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Injection Treatment for Alzheimer’s could be Available in a Few Years

Update Date: Dec 05, 2013 09:32 AM EST
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Alzheimer's disease is the most common form of dementia with no current cure. A recent report by Alzheimer's Disease International announced that the current number of cases will increase from 44 million today to 135 million by 2050. This report, according to BBC News, stated that the majority of governments are "woefully unprepared for the dementia epidemic." Due to the amount of cases expected in the future, discovering a cure or better treatment is vital. According to a new study, scientists from the United Kingdom are reporting that an injection drug to treat Alzheimer's could be available within the next five years.

The drug, solanezumab created by Eli Lilly and Company, has reached its final stage study in the United States. The trial is currently looking for participants between the ages of 55 and 90. The trial involves administering a 400 mg injection of the drug monthly. The injections will last for 18 months and the trial's end date is scheduled to be in December 2016. The aim of the trial is to see if the drug is effective in slowing down the symptoms, such as cognitive and functional decline, in people with mild Alzheimer's.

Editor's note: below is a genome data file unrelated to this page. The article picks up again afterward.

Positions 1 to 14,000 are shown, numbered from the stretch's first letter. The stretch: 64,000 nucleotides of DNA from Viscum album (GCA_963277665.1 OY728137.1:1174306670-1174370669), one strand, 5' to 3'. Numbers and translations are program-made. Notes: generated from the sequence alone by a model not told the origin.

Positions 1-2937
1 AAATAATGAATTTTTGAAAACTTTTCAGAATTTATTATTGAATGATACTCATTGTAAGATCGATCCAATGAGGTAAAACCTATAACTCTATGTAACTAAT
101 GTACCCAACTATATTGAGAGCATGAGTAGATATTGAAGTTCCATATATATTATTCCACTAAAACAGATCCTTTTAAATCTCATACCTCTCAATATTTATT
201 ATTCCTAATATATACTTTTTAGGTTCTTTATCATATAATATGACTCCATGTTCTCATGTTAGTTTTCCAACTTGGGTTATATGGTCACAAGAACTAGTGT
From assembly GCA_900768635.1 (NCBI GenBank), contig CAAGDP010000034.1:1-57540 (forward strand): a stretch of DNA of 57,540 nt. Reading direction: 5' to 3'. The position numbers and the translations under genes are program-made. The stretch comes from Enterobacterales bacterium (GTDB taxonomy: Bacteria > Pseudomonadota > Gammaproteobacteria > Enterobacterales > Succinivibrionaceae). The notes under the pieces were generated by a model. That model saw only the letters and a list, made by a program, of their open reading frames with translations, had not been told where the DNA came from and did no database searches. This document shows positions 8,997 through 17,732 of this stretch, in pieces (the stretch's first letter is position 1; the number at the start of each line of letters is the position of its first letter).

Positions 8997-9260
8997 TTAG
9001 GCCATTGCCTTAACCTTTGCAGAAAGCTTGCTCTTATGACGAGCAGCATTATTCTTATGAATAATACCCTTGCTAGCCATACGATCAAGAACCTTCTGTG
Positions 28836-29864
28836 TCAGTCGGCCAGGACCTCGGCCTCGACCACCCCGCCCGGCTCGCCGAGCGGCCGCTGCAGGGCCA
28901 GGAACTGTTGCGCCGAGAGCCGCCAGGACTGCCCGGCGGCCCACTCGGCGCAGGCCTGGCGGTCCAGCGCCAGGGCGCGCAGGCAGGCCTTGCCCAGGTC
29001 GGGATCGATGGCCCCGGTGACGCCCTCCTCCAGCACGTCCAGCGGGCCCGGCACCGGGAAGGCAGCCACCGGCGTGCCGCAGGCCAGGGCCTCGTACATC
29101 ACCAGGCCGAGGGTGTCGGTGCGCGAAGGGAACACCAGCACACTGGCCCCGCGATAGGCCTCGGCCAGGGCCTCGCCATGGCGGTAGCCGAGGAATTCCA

The previous trials revealed that the drug was ineffective in treating patients who have entered the later stages of the disease. However, for people with early signs of the illness, the drug appeared to improve daily behavior, cognitive function and memory.

"I think the pathway now is if solanezumab is shown to work in mild Alzheimer's disease then the pathway would be to give it earlier and earlier and earlier...and you could have confidence you will see an effect," Dr. Eric Karran, the director of research at Alzheimer's Research UK said according to Sky News. "I am full of hope that we are going to have a breakthrough in five years."

If the drug trial is successful, solanezumab could make a huge difference in the number of Alzheimer's cases in the future. It could also improve patients' quality of life.

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